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Air conditioning and ventilation systems in temple buildings should provide church ministers and parishioners with clean and fresh air. Thanks to well-calculated air exchange and temperature and humidity indicators of air, the necessary microclimate should be created for the preservation of icons, frescoes, elements of interior decoration, masterpieces of wooden architecture, and the decoration of temple complexes and places of worship. About the features of ventilation in churches, temples and prayer houses and will be discussed in this publication.
Features of ventilation of places of worship
Religious buildings are places where during the service there are a large number of people at the same time, each of which, during breathing, releases an average of 19 liters of carbon dioxide, 50 grams of moisture and a large amount of pollution from burning candles. An increase in the concentration of carbon dioxide in the air, its humidity, especially against the background of a decrease in the amount of oxygen in the air mixture, can lead a person to dizziness, increased pressure, and heart problems. For places of worship, high humidity can be a disaster in the form of condensation on interior furnishings, walls and windows. The condensate, which, when mixed with carbon dioxide, is a fairly aggressive liquid, can irrevocably destroy old painted plaster and wooden objects of worship.
The peculiarity of the architecture of Christian places of worship does not allow the installation of climate control equipment in the interior of the building. The only possible option for creating a comfortable microclimate for a person and reducing the level of air humidity in order to preserve the historical heritage is to create a competent air exchange that will not create temperature fluctuations in the room and heat leakage.
Creating controlled air exchange in the church
The design of ventilation systems in temple buildings is regulated by SNiP 2.04.05-91. The main problem in creating effective ventilation of churches is to ensure compliance with the permissible air parameters depending on the time of year and a certain area of the religious building.
Temperature and air exchange in temple buildings
The most demanded engineering solution for places of worship with a capacity of no more than 600 people is the creation of a natural ventilation system with 8-fold air exchange. Air inflow is organized by using the required number of moisture-regulated window valves of the EMM type.
Controlled exhaust is provided by BXL type humidity-controlled gratings.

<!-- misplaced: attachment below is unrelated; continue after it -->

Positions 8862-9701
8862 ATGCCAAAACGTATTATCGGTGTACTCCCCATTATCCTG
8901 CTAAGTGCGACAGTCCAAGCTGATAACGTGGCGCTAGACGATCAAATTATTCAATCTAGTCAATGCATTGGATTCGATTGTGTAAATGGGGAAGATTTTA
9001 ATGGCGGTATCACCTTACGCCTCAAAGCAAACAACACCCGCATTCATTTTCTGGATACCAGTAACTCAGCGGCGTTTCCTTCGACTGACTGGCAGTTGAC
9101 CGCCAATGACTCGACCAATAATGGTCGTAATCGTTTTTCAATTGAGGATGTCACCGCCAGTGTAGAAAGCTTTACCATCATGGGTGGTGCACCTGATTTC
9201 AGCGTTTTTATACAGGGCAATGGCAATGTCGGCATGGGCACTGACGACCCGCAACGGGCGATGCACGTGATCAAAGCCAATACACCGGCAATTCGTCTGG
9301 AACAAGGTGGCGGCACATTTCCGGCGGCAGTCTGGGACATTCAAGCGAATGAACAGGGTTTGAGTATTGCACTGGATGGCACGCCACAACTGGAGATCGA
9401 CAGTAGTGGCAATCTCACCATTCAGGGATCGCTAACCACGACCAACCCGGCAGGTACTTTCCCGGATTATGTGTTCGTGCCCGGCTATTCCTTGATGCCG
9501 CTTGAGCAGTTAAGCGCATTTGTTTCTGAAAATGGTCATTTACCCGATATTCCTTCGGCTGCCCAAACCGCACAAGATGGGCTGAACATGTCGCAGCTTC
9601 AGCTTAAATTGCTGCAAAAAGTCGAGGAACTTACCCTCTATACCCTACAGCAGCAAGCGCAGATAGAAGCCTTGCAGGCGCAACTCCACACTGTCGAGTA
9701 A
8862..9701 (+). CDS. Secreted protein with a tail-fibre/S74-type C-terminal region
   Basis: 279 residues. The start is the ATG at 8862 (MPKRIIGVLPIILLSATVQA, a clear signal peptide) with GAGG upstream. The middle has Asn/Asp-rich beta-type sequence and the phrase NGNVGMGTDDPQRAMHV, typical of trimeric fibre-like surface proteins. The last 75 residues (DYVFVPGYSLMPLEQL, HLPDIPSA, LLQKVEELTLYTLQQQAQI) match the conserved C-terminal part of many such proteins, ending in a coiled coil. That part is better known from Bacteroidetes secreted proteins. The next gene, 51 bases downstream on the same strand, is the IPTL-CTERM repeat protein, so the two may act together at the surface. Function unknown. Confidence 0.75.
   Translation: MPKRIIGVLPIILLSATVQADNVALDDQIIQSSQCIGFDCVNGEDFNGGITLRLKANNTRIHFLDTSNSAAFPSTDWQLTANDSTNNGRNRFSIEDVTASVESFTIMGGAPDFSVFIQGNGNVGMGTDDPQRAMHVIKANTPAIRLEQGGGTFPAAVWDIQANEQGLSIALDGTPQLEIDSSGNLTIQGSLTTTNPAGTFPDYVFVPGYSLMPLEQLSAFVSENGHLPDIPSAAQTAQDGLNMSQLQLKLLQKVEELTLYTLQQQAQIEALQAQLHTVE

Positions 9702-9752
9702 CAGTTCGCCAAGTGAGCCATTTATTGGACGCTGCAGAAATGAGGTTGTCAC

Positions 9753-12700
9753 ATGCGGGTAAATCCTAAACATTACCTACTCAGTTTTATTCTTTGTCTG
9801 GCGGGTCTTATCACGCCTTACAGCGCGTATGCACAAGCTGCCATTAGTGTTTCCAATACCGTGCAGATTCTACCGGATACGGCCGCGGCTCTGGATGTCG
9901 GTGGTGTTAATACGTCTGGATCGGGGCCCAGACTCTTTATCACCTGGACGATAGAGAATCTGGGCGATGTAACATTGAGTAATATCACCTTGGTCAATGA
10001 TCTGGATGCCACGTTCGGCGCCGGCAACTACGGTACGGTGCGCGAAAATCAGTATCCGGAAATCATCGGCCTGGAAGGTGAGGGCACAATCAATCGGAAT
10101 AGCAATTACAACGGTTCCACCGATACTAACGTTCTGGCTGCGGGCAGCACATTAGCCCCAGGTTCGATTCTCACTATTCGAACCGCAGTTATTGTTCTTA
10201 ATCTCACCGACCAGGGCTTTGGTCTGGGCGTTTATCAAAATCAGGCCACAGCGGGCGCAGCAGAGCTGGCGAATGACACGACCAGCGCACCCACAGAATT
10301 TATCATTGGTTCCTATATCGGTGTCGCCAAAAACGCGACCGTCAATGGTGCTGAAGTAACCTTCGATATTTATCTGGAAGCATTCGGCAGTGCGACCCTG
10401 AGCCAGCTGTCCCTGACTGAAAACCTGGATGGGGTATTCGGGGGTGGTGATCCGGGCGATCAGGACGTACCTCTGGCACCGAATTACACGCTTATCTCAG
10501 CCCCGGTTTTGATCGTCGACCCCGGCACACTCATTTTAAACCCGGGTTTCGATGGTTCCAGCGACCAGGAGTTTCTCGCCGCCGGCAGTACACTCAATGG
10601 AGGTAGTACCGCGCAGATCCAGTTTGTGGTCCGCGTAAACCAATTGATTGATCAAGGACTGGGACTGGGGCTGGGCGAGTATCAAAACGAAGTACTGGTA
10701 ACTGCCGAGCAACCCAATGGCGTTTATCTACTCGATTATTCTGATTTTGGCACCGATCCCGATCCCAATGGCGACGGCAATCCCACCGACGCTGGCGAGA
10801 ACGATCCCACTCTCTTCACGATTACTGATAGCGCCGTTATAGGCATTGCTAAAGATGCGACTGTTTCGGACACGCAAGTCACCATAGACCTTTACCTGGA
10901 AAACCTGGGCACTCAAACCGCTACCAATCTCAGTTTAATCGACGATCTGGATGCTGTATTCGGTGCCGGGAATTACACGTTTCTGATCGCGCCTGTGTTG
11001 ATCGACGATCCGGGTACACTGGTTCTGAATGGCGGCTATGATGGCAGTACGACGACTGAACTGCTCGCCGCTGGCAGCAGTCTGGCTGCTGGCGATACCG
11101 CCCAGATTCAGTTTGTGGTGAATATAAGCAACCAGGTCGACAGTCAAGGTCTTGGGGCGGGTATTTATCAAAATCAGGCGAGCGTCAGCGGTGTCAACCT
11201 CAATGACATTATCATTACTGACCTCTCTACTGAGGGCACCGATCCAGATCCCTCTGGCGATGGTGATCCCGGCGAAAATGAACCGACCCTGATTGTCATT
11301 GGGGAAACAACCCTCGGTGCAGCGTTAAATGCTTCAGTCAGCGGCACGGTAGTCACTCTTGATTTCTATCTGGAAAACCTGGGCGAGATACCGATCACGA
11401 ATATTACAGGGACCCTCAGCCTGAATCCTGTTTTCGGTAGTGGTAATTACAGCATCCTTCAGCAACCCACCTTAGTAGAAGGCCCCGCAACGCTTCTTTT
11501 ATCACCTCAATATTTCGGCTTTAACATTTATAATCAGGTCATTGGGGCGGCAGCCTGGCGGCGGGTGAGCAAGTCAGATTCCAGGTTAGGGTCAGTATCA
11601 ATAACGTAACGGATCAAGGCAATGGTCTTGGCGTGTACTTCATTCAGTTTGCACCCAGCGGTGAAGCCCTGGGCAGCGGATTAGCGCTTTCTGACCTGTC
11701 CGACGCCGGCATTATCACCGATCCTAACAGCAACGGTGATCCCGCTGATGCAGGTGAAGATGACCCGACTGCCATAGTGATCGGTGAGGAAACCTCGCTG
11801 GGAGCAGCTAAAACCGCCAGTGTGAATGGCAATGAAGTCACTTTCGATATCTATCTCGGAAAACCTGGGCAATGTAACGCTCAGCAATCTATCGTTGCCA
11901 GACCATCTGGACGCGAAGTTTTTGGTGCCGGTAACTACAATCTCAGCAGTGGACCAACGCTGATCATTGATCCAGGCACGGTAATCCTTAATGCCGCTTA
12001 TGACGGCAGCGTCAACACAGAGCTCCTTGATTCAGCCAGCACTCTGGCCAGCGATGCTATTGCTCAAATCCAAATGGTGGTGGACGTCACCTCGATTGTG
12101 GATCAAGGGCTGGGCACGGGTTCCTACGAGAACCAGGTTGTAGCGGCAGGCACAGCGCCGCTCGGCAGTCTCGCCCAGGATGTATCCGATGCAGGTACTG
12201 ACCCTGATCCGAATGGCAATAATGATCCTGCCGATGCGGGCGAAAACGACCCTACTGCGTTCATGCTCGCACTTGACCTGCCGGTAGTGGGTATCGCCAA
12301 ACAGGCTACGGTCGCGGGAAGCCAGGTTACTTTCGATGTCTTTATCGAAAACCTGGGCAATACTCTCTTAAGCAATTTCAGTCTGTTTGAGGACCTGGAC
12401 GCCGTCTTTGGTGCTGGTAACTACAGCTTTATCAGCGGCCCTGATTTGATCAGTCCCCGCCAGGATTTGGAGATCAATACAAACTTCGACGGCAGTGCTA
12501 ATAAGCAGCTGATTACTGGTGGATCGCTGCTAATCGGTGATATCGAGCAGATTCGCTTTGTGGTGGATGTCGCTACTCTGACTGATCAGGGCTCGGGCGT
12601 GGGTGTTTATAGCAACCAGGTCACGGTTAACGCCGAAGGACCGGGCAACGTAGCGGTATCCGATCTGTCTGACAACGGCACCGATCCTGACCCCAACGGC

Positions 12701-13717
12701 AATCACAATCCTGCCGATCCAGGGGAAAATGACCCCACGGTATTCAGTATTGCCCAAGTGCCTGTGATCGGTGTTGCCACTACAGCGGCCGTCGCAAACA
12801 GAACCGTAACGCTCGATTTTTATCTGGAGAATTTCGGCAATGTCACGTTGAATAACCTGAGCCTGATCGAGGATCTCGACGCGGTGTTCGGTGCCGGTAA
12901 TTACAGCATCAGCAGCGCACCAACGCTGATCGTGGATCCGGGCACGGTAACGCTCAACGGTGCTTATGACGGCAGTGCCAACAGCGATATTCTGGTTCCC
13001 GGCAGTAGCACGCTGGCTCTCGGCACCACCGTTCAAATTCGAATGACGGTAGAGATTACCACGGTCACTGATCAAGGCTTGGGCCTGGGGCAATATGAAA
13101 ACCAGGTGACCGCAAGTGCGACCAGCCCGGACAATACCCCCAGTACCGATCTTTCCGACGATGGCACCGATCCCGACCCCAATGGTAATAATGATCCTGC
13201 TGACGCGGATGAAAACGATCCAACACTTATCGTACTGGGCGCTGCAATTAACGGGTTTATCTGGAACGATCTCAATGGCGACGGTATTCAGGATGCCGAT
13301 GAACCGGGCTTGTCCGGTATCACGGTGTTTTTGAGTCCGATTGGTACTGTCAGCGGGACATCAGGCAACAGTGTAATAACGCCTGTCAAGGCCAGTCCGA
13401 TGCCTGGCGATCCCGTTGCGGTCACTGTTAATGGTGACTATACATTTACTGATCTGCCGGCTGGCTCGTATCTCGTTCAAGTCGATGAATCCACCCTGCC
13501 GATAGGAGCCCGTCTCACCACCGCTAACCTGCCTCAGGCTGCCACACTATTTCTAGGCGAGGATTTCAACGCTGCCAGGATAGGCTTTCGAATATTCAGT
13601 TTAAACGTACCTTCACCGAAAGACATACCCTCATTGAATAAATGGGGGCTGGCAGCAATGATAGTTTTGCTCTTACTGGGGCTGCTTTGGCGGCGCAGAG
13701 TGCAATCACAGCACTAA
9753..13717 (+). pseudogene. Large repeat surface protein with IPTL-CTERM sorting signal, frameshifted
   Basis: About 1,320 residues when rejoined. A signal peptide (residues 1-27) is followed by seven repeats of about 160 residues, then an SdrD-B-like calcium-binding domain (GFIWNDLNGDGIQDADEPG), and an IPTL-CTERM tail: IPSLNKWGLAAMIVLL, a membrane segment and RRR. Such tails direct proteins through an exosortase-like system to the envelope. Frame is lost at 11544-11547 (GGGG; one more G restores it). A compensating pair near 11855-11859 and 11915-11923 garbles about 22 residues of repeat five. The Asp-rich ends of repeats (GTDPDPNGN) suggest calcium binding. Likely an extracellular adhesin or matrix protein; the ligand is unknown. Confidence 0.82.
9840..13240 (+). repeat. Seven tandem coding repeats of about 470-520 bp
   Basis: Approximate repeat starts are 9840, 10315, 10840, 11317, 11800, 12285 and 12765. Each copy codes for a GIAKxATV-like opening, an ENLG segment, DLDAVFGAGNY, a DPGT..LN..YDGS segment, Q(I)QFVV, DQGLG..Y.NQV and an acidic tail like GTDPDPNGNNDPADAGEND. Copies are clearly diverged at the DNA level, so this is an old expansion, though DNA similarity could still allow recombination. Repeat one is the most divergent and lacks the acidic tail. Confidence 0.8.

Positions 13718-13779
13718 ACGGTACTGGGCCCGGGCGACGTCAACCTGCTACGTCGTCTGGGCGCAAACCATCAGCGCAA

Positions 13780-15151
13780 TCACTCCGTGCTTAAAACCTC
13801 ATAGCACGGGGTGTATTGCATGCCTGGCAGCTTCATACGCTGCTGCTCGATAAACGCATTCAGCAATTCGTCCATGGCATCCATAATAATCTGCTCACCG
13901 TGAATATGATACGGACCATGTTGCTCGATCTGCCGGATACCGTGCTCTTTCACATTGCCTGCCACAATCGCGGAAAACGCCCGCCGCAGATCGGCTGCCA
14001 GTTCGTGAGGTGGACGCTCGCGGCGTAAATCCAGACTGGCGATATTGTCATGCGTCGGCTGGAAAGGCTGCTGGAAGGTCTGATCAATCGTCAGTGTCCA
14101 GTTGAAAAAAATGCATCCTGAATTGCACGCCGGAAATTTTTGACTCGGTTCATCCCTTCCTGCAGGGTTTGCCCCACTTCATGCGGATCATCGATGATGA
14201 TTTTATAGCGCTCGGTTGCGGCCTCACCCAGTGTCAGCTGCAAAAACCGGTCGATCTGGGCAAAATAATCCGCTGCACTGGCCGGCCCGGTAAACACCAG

If the capacity of the temple is more than 600 people, then it is recommended to create forced exhaust and natural supply ventilation through humidity-controlled multi-jet window supply valves. Removal of polluted air must be provided from the upper part of the building, by installing low-capacity window fans on four sides. The air exchange rate should not be less than 8.
Window valves are not able to provide the required volume of fresh air. In such cases, it is recommended to equip the temple with forced ventilation with air distribution to the lower zone of the building and a variable flow rate of the air mixture, depending on the mode of use of the temple building.
When designing ventilation systems in churches, the following points should be considered:
- volume of premises and their purpose;
- the actual filling of the temple with people, depending on its estimated capacity;
- heat — and moisture release from people;
- pollution emitted by burning candles and lamps;
- the amount of carbon dioxide emitted by parishioners and church clergy.
The selection of equipment must be carried out taking into account the permissible air mobility in the temple buildings, which does not exceed 0.3 m/s.
Fire safety of ventilation systems
In places where open fire is used and there is a large crowd of people, fire safety comes first. Ventilation and air conditioning systems, through the air ducts of which the main spread of fire and combustion products, in religious buildings must be treated with fire retardant compounds and materials, and also equipped with valves with manual and remote control. In addition, all ventilation equipment, heating and air conditioning systems must be located behind a fence with a sufficient degree of fire protection.